It might seem that all Shou Sugi Ban panels and boards look beautiful and that is the end of that. Nevertheless, the list of positive features beside the enhanced beauty of wood does not stop at that. Wood charring takes care more than just of the finish. It also vastly improves the physical characteristics of the processed piece. How?
Well, firstly we have to understand what qualities should a wall panel be known for. It has to look nice, of course. Furthermore, walling has to be durable, water and vermin-proof as well as breathable. We all could agree that these are positive, and much sought-after qualities in any interior or exterior décor. Having waterproofing and breathability, however, is usually a bit of a challenge.
Luckily, the Yakisugi technique makes sure that burnt wood walls are all of those aforementioned things. The exposure to fire of 1100 degrees Celsius forces pores on wood to shrink and close. In addition, every piece of organic material (mostly sugar) evaporates, leaving the panels immune and repellent to vermin and various parasites. Finally, Shou Sugi Ban is much more fire retardant when you compare charred timber wall panelling with regular timber.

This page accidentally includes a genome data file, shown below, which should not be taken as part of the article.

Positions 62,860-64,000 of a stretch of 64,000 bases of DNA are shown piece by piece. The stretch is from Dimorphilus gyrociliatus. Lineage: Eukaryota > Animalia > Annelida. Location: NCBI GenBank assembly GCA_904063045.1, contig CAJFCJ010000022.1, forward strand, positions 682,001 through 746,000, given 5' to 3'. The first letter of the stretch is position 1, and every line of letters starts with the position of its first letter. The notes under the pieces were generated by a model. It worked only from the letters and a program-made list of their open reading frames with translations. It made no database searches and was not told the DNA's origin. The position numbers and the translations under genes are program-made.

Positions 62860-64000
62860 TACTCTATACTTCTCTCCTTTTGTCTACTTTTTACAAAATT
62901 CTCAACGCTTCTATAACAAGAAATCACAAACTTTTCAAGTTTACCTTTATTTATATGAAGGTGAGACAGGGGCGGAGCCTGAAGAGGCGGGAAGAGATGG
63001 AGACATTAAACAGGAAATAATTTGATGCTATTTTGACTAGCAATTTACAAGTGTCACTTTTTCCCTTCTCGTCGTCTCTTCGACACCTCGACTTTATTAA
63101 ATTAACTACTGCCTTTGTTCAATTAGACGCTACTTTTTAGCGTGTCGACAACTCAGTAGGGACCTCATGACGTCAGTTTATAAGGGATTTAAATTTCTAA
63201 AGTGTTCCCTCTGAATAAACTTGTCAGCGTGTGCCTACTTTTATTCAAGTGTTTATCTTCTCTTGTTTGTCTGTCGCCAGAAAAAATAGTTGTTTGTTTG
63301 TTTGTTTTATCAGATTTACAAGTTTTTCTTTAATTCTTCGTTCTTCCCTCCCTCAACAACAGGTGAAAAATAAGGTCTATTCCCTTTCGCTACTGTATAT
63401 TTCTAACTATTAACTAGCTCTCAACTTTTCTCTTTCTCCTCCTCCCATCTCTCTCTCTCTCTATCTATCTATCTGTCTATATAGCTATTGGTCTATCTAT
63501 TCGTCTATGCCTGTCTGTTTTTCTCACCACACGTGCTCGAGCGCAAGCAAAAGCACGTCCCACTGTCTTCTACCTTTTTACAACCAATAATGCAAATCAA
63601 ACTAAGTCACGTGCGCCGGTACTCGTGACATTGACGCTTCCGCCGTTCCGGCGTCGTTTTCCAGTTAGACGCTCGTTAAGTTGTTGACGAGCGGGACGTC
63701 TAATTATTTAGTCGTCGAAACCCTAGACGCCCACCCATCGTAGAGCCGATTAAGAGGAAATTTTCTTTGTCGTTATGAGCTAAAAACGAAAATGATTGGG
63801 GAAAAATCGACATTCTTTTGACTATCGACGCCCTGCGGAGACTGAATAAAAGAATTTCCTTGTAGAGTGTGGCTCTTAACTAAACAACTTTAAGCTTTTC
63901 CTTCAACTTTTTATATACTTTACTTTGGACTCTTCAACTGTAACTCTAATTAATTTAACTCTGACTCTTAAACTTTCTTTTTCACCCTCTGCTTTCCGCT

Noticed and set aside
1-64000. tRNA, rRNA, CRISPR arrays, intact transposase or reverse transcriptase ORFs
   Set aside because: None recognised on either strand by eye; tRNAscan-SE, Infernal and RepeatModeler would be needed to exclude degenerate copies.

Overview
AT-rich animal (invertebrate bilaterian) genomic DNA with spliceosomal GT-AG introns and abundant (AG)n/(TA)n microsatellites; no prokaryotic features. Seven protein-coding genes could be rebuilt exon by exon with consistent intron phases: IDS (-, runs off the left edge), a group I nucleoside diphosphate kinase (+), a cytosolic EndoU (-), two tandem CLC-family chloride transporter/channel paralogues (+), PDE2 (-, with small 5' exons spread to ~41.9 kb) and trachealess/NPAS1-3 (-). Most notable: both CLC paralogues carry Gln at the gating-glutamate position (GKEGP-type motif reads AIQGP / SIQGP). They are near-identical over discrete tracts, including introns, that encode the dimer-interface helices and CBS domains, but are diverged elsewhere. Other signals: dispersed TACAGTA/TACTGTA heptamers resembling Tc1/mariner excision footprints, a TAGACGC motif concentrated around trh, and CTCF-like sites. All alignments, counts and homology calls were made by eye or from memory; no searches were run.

Shrinking of the pores is an efficient way to add waterproofing to wood, since those pores were the primary accumulators of H2O. Even with waterproofing, charred wood wall panelling remains breathable and very long-lasting.